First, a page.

• "government intervention is a good thing, or companies will do like they please. "
    Nonsense, companies that do things their customers don't like go out of business, unless the gov intervenes and artificially props them up.  No gov employee can protect you from yourself, and no gov employee knows better than you what you want. 
    .
    "The EU forced the mobile telecom companies to open up the borders for mobile users, so fees (esp. for data) wouldn't bring your vacation to a screeshing halt cost wise."
    You have this backwards, the businesses would have been doing this on their own were it not for gov regulations in the first place.  Gov can't solve problems created by gov, and gov coming in to force a business to behave a certain way isn't actually solving the underlying problem. 
    .
    "What if Comcast start charging Facebook for better throughput. Will FB compensate this by more advertising, or maybe a fee to use FB? "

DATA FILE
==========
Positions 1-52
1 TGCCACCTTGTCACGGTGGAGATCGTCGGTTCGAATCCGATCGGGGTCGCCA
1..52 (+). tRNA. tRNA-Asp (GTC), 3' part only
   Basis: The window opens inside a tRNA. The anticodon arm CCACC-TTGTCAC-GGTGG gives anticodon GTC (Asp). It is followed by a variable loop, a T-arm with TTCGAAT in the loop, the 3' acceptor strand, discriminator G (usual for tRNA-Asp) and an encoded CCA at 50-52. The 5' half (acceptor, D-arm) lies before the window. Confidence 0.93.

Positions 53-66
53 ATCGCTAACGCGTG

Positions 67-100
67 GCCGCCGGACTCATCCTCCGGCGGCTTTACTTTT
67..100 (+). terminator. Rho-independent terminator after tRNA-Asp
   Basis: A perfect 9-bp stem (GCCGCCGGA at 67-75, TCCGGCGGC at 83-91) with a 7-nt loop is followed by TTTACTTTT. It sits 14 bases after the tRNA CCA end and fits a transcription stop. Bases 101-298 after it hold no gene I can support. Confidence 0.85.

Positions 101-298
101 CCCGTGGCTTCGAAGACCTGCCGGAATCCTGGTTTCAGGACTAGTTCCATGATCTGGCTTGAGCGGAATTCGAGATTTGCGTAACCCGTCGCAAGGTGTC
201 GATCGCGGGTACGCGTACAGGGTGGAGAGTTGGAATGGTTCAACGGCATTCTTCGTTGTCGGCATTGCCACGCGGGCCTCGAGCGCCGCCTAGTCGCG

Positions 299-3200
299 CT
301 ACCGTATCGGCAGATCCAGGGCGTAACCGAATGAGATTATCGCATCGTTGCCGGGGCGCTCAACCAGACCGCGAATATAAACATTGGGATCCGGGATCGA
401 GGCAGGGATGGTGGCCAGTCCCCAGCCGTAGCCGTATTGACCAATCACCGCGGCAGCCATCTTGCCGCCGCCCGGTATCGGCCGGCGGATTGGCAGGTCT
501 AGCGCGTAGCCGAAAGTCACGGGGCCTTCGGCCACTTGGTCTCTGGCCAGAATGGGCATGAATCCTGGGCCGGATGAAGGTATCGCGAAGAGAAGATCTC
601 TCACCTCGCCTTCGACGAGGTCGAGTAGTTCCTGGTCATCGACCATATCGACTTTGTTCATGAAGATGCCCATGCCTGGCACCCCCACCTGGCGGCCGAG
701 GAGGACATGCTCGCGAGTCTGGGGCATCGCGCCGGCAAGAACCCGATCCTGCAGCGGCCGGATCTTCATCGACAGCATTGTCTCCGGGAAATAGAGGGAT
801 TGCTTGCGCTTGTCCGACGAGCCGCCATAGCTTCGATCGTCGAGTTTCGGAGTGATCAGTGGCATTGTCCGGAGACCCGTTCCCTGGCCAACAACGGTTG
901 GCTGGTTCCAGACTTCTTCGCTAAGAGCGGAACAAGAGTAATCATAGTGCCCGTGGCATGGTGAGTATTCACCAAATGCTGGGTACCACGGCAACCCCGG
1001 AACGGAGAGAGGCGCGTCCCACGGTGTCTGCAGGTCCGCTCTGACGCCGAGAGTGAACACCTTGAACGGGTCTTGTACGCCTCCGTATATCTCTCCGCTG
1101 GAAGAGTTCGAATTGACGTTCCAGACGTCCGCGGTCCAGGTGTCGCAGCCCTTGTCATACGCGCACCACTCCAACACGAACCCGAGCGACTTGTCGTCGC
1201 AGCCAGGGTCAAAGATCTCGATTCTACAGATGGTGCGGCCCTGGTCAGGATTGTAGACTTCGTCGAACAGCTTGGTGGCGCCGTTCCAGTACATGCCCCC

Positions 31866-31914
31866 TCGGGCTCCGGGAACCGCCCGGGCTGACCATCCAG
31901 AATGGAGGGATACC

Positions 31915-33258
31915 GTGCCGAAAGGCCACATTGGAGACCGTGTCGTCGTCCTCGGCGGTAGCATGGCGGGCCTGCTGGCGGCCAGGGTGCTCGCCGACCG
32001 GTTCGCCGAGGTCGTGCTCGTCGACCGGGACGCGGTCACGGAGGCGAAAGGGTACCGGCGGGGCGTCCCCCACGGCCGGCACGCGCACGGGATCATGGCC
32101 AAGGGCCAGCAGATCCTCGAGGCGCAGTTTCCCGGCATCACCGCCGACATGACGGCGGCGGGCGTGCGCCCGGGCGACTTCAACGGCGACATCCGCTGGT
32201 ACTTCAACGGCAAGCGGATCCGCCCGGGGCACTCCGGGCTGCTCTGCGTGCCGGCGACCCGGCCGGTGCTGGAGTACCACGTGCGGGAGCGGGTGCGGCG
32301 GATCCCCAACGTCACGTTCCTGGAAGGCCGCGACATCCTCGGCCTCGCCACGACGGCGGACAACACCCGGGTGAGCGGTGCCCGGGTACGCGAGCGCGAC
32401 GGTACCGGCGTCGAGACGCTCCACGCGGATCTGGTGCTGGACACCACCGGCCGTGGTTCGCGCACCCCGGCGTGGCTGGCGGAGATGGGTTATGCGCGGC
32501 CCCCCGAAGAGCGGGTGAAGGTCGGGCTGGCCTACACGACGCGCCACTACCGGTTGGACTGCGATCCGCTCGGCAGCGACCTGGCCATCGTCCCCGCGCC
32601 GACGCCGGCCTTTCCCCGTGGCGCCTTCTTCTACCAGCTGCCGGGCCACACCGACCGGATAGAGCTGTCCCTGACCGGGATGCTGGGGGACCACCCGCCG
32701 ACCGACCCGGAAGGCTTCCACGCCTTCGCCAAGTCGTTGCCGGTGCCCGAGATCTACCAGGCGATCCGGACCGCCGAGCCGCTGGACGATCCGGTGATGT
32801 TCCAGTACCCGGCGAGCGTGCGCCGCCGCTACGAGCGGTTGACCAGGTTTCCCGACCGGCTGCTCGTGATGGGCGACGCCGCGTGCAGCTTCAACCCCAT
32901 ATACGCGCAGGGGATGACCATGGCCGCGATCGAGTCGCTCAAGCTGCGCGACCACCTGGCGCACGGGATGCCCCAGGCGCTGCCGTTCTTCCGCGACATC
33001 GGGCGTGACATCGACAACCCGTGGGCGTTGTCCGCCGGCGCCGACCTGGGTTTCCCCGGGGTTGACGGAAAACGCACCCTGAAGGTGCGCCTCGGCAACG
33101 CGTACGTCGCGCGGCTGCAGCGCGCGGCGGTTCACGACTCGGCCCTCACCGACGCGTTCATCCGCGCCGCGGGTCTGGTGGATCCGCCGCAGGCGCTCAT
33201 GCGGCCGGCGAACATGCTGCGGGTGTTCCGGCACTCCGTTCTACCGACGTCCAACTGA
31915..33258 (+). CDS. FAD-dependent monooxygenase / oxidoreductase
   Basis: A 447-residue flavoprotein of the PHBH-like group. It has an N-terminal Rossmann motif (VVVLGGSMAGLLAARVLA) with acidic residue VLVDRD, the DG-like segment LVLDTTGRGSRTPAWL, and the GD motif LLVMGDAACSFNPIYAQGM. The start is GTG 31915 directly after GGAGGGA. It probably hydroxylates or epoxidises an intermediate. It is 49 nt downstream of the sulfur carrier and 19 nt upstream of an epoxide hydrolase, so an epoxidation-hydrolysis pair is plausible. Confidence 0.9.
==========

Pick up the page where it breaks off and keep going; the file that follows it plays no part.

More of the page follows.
...or will customers leave comcast for an ISP that doesn't impede their ability to browse social media?  Can comcast afford to give their competition a massive advantage like that?  
    .
    "Be sure to think about it before giving Pai the means to do what the big ISP's want from him......."
    ...As opposed to giving the power to a different, likely less idealistic, bureaucrat?  You are just rearranging the deck chairs on the titanic at this point. 
  • In this case it is Goverment chossing some Business to win over others, under the idea that it protects them. We already have laws for Freedom of Speech and anti trust/compatition that give us what it promesses. In true the Goverment regulation would remove cost from some businesses and at the same time over come the anti trust/compatition laws throught the title II loopwhole so that there is no compatition. So yes Goverments opening compatition and borders is good.